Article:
Invest any money they are gifted: When your children receive checks from relatives far away or if you decide to gift your children money as a holiday present, don’t just put it away in a savings account that will yield practically no interest. Teach them to invest their money so it can work for them. Show them the different places they can put that money, the potential for growth and risk for loss.

Let them get involved with budgeting: As you do your holiday shopping this year, involve your kids. Let them see how money work, how you create and stick to a budget. Explain to them the benefits of a budget, and how it prevents you from overspending. Be frank with them and show them that if you go over a budget, it impacts other important things you need money for.

Explain wants vs. needs: The holiday season is a great time to explain to your kids the difference between wants and needs. For example: they might want a Play Station 5, a new iPad or that new bicycle. Let them know a need is something like clothes, food, a place to call home and a bed to sleep in. Explain that there’s nothing wrong with “want” gifts, but that needs always supersede wants.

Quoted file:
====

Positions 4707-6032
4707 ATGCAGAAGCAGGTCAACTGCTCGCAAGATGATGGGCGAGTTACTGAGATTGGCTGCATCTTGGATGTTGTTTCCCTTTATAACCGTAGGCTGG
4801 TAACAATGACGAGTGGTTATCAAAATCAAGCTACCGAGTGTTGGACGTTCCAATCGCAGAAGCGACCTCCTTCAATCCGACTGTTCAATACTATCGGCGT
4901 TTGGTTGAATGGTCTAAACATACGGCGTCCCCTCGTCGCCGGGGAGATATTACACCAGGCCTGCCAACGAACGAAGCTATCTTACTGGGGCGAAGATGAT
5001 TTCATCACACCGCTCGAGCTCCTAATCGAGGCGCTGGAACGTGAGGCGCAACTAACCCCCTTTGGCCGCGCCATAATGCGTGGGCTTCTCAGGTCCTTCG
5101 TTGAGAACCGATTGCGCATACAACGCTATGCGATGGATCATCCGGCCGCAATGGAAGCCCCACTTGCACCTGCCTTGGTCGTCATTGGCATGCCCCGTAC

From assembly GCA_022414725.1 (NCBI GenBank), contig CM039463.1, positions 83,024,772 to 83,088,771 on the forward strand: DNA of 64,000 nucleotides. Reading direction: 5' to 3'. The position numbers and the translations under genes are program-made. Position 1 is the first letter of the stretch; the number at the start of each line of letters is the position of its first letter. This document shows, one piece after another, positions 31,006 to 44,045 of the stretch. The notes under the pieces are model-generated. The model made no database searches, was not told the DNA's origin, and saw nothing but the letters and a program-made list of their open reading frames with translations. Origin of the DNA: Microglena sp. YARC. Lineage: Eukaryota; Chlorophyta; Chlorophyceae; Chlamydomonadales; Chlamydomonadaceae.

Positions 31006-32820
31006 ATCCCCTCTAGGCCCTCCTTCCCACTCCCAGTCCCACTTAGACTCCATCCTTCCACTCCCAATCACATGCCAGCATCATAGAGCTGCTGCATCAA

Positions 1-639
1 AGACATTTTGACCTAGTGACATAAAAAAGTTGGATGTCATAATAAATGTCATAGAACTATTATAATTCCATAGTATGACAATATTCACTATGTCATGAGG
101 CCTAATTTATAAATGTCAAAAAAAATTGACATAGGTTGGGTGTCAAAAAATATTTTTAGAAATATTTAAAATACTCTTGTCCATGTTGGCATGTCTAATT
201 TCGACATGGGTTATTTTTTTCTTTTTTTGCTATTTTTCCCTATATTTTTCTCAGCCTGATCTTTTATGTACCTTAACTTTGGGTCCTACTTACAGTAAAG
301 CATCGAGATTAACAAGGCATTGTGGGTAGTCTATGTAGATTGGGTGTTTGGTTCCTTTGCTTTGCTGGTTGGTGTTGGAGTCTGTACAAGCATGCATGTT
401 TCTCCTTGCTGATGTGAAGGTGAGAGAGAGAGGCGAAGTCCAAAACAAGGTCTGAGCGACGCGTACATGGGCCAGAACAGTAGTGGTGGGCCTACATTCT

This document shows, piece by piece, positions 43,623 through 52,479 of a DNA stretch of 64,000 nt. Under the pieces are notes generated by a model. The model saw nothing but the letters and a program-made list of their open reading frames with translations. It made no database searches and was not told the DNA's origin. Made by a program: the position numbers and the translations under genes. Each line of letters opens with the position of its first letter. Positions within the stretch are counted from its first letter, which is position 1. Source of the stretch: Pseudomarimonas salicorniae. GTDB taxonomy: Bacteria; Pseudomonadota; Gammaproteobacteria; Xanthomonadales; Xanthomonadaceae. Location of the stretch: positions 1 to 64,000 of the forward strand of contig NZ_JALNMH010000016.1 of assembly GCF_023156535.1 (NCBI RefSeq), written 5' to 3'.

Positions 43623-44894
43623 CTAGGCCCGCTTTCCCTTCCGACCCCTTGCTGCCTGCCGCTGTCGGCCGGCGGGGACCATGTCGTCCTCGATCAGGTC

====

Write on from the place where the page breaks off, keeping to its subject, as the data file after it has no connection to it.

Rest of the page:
Teach them to think before spending: One of the biggest reasons so many people struggle with money is because they don’t think before they spend. That’s even more so during the holidays because Madison Avenue does a good job of convincing us of all the things we supposedly need to buy. Teach your kids to stick to logic when it comes to spending this time of year, and to leave their emotions on the shelf.

Teach them it’s better to give: Most children love waking up on Christmas morning to open up all those gifts under the Christmas tree. Use the holiday season to also teach your kids the importance of giving. Explain to them how it’s nice to help others in general, but especially this time of year. One of the greatest lessons you can share with your children is purchasing a gift for a child who wouldn’t otherwise receive one this holiday season.